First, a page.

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Africa Investigates
Zimbabwe's Child Exodus
What motivates thousands of children to take great risks smuggling themselves across the border into South Africa?
Last Modified: 17 Nov 2011 12:42

Over the past decade, tens of thousands of Zimbabwean children have taken quite remarkable risks to smuggle themselves across the border into South Africa. For the most part they are acting illegally, and most travel alone or unaccompanied by adult relatives, but it is the only way that many of them feel they can escape the debilitating poverty, disease and violence they have experienced under Robert Mugabe's regime.  

'The African story, told the African way' - Zimbabwean journalist Stanley Kwenda says African journalists have grown used to having foreign correspondents, often with little local knowledge, telling their stories

This extraordinary exodus is part of a wider migration that has seen almost two million Zimbabweans leave the country in search of a better life. Some will find it, but many will find that life in South Africa will never be the safe and prosperous existence they once dreamed of.

Investigative journalist Stanley Kwenda fled Zimbabwe in 2010 when his life was threatened by senior police officers after he exposed corruption in the country's police force. For Africa Investigates, Stanley has returned to his homeland, once one of the richest countries on the continent, to reveal the disturbing story behind the flight of his country's children.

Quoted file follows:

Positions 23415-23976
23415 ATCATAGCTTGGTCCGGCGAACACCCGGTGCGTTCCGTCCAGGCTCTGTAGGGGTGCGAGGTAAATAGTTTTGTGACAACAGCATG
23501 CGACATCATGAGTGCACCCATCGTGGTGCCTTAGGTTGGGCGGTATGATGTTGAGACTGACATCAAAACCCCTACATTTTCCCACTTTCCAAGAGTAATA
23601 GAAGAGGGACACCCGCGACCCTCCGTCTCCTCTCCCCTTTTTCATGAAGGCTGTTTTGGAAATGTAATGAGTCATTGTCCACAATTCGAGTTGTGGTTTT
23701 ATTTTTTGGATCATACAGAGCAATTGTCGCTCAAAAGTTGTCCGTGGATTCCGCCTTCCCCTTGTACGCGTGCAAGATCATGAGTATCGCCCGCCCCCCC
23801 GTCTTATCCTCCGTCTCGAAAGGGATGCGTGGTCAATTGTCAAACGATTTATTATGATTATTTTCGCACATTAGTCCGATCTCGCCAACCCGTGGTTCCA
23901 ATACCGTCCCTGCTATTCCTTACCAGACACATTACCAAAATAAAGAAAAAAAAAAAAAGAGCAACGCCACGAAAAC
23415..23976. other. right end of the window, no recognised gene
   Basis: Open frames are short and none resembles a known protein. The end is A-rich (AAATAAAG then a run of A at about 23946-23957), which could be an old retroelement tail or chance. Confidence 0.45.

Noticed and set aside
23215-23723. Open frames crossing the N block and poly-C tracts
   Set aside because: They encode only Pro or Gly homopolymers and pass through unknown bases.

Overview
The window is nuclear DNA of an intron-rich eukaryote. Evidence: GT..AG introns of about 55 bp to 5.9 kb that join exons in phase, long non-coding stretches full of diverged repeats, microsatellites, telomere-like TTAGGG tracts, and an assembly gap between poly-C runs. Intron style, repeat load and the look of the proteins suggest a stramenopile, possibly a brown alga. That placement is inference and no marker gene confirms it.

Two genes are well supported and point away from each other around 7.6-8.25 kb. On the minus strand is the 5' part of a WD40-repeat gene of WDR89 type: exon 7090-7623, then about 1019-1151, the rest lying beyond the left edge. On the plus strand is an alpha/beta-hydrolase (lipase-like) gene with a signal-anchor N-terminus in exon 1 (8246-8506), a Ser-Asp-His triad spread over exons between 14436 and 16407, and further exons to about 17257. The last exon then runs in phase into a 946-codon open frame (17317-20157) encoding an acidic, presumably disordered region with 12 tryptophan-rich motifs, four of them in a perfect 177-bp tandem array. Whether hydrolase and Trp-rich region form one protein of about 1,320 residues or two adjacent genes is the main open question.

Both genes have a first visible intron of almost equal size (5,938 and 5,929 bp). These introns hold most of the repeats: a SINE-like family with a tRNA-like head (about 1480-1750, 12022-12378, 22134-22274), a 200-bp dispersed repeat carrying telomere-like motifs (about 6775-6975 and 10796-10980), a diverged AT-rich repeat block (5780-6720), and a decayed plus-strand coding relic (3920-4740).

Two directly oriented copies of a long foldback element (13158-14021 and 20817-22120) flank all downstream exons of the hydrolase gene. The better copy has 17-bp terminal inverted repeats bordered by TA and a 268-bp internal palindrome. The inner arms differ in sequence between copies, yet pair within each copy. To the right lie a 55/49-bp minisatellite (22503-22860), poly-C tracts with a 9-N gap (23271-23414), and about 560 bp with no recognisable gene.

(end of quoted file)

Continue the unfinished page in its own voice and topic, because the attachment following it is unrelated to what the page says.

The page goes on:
Along the way, he meets 14-year-old runaways, the orphaned children of AIDS victims, and goes undercover with the Magumagumas, the infamous people traffickers who operate out of border towns and whose reputation often instills fear in the lives of those who pay them for safe passage.

Zimbabwe's Child Exodus is a searing investigation into a phenomenon, ignored by much of the world's media, that has seen school-aged African children struggling for survival and facing a dangerous and uncertain future.

As Stanley himself says: "What has my country come to, that despair and poverty are forcing children to take such dreadful risks?"

 

Watch more Africa Investigates for reports by undercover African journalists who face intimidation, beatings and death threats.

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Source:
Al Jazeera
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